Within the context of a narrative, locations are important for different reasons. The location can very quickly describe a great deal about the socio-economic status of the character. If a single woman lives in an apartment building in the vicinity of Rush Street, as does Theresa in Looking For Mr. Goodbar (1978), it has a different meaning if she were to live in a single family frame house on the Near West Side. Arguably, her Madonna/Whore complex would be less believable if she wasn’t living in a seedy nightclub district.
Taken a step further, different locations create different implications about the nature of the depicted action. For example, the shootout sequence in Bad Boys would have been less effective if it had taken place somewhere like Lake Forest rather than Little Village. In Bad Boys, a car full of black gang members are driving down Cermak Road to meet a group of Mexican gang members in order to carry out a drug deal. In an example of un-subtle foreshadowing just before the deal goes awry, one of the black gang members remarks, “rough neighborhood.” Although this is a clear manipulation of the audience’s perceptions and prejudices– even the gang member feels unsafe in this place – the surrounding area needs to look rough to the audience for the effect to work.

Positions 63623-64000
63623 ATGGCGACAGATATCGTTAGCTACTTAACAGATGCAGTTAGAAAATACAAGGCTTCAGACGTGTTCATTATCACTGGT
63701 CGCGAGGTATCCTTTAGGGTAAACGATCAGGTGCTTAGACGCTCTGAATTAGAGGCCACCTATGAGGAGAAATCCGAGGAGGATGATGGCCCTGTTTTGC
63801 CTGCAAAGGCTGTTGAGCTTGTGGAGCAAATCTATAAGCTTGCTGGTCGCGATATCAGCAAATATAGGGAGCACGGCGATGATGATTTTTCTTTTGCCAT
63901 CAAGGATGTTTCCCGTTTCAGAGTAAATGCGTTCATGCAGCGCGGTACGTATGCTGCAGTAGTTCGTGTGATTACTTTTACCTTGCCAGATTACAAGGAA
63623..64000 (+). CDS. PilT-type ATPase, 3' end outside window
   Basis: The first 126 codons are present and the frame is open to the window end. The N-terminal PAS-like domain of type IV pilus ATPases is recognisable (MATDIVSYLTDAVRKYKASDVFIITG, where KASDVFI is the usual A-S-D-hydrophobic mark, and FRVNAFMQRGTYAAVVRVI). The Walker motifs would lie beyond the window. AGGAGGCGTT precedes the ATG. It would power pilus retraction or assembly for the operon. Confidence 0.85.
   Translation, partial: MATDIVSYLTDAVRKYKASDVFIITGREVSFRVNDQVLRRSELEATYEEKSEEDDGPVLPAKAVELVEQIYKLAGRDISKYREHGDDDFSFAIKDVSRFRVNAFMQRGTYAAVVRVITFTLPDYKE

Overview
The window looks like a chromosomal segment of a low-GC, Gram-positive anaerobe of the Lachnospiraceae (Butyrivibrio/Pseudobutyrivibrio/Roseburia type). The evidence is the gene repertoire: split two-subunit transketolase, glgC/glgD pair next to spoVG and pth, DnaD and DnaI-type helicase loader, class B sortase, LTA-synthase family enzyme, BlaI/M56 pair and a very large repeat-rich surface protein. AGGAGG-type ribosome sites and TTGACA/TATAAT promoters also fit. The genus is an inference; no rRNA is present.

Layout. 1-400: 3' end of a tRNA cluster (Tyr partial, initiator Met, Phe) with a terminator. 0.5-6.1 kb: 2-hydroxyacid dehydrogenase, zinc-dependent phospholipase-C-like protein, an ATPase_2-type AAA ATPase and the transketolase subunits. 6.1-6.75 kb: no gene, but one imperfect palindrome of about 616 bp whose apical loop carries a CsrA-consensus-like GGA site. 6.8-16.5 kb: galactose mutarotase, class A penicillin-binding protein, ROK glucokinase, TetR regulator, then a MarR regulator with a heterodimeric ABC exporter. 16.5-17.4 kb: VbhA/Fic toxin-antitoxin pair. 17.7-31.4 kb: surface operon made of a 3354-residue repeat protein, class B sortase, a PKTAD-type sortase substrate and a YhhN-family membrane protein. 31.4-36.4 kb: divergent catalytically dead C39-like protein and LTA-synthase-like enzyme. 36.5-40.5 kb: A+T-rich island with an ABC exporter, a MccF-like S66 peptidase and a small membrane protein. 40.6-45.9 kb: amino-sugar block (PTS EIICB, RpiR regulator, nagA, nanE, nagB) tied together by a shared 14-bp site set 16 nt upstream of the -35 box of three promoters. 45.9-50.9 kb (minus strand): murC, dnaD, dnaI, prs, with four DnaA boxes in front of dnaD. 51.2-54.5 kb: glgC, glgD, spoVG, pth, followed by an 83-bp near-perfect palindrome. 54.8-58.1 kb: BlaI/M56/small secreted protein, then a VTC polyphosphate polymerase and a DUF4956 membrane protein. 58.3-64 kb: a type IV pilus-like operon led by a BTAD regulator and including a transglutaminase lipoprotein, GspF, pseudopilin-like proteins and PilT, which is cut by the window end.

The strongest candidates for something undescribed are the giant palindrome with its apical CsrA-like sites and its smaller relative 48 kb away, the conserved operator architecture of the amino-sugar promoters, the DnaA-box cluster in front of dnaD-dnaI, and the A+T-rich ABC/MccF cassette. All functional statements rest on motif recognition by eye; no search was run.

Within films, liberties are often taken with relationship of sequential locations to each other. This occurs famously in The Blues Brothers (1980) where, in the middle of a chase scene the action jumps from Park Ridge to Harvey in one cut. When this is done, the city is spatially condensed. Relationships such as distance and scale become distorted, even meaningless. If most of the audience can’t tell the difference, why does it matter if in one scene, Jake and Elwood drive from Park Ridge to Harvey, or in another part of the film, from Wauconda to the Loop, to Milwaukee, and back? Locations are utilized for their appearance and are in this way interchangeable.